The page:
What I like about Williams is he never gives up. He's always trying to win, to build the best team he can given his resources. He never craters, never commits to a complete teardown and embarrassing on-field product, such as the one you're seeing from the Astros, Williams' 2005 World Series opponents.

This is why trading for Francisco Liriano is a typical Kenny Williams move -- high risk, perhaps mocked, but one with a potential nice payoff. Liriano's season numbers with the Twins look terrible -- 3-10, 5.31 ERA -- and his last start (against the White Sox, of all teams) was a rough, seven-run blowup. But after an awful April and temporary trip to the bullpen, Liriano pitched very well in a 10-start stint from May 30 though July 18, posting a 2.84 ERA with 77 strikeouts, 28 walks and 38 hits in 63.1 innings (a .171 average allowed). That stretch included back-to-back starts of 15 strikeouts and 10 strikeouts against the A's and Orioles on July 13 and 18, respectively.

In other words, there's a good chance Liriano will outpitch Zack Greinke the rest of the way, even though this trade will receive much less fanfare and required much less in prospect value: light-hitting infielder Eduardo Escobar and left-handed pitcher Pedro Hernandez.

In fact, despite the much-maligned farm system, the White Sox have received contributions from several rookies, most notably on the pitching staff with Jose Quintana, closer Addison Reed, and relievers Nate Jones and Hector Santiago. With Quintana still the big surprise in the rotation, Liriano presumably takes the place of Philip Humber, who did pitch well in a 5-2 victory over the Rangers on Saturday, but that strong start barely got his ERA under 6.00. With the hope that John Danks might return from his shoulder issues, the White Sox now have rotation depth and options in case of injury or if they want to conserve Chris Sale's innings.

The White Sox also have a lot to gain from a deal such as this; with a 2.5-game lead over the Tigers, winning the division title is obviously huge. There is a reason you're seeing teams contending for a division title making moves, while teams further back in the playoff chase -- such as the American League East wild-card contenders -- are more conservative. The reward for winning one of the two wild cards is essentially half as valuable as last season, with the one-game playoff plus the possibility that you've burned your best pitcher. But the payoff for the White Sox winning the division is worth taking a chance on Liriano.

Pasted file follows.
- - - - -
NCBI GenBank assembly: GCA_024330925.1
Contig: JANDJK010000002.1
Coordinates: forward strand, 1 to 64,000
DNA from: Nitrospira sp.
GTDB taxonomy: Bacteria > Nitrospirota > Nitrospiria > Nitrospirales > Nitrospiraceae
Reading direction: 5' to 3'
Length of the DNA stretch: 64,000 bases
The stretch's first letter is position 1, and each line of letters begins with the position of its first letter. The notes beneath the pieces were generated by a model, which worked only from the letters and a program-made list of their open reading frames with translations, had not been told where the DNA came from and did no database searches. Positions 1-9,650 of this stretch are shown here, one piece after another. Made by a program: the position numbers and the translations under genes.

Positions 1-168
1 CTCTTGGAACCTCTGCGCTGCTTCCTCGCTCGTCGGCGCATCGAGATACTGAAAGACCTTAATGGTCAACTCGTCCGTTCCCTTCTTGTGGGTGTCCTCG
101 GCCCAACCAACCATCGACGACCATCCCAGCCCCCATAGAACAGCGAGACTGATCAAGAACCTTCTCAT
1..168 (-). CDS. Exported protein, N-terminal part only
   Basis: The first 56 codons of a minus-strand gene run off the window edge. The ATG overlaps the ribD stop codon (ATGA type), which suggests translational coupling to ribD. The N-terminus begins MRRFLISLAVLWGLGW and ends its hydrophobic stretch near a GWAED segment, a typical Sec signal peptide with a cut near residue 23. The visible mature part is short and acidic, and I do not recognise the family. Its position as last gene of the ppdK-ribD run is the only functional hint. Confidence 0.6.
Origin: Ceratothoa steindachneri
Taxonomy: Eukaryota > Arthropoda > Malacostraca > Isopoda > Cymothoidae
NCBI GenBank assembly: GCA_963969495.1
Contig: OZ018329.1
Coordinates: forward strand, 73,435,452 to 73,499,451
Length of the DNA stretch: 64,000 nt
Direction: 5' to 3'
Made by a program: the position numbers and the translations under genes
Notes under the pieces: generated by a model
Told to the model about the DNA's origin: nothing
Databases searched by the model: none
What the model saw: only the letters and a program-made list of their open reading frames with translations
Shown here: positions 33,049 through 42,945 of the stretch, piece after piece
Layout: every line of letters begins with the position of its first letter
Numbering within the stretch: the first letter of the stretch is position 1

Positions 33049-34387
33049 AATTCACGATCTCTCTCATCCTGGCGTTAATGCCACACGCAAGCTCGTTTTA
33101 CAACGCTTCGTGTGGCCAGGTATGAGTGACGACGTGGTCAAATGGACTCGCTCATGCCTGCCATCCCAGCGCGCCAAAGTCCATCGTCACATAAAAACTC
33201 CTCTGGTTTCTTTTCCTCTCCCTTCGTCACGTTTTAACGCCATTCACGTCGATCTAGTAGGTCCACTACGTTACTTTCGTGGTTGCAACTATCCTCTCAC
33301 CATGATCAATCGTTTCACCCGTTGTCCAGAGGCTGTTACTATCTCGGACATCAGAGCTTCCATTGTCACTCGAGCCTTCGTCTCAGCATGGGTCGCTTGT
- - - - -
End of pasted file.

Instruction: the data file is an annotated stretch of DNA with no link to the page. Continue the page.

As for the Rangers, they don't need to be as desperate as their division rival Angels, who gave up three good prospects to acquire Greinke. Yes, acquiring Greinke would have helped, but the Rangers have to ask: Do any of the other available pitchers make the team that much better? I agree with Jim Bowden: Probably not Insider.

The top three starters in a playoff series right now probably would be Matt Harrison, Yu Darvish and Derek Holland (who has had a disappointing season but lately has looked more like the pitcher who threw so well in the second half and postseason a year ago). The fourth spot might be open as Neftali Feliz rehabs, but among Feliz, Scott Feldman, Roy Oswalt and maybe even Alexi Ogando, the Rangers have options. Do you want to give up Mike Olt or another top prospect for what might be just a minor upgrade in Josh Johnson (having his worst statistical season and would be expensive to acquire) or Ryan Dempster (who is unlikely to approve a trade to Texas anyway)?

Plus, Josh Hamilton and Mike Napoli are impending free agents, and there's no guarantee they'll be back, even though the Rangers have entered the upper echelon of payrolls. Maybe the Rangers will let one of those guys walk, spend some of that money elsewhere and give a starting position next season to Olt (with super prospect Jurickson Profar waiting in the wings).

The Rangers have options, but their best chance at holding off the Angels and surging A's might lie within: Namely, Hamilton and Michael Young finding their strokes. Hamilton was given a mental day off Saturday to clear his head. Since June 1, he's been one of the worst hitters in the league, batting .190 with a .274 on-base percentage. He's hitting .145 in July with 21 strikeouts in 19 games. Young is eating up at-bats at designated hitter and first base despite an empty .270 batting average. His OBP is less than .300, and he hasn't homered since May 7.

For all the talk of needing a starter, Young is a gigantic hole in the lineup right now. Kenny Williams filled one of his holes. We'll see whether Rangers GM Jon Daniels plugs his.

Chase UtleyDale Zanine/US PresswireAs quick as Chase Utley is to the ball, he's not so quick he'll beat the ball to first base.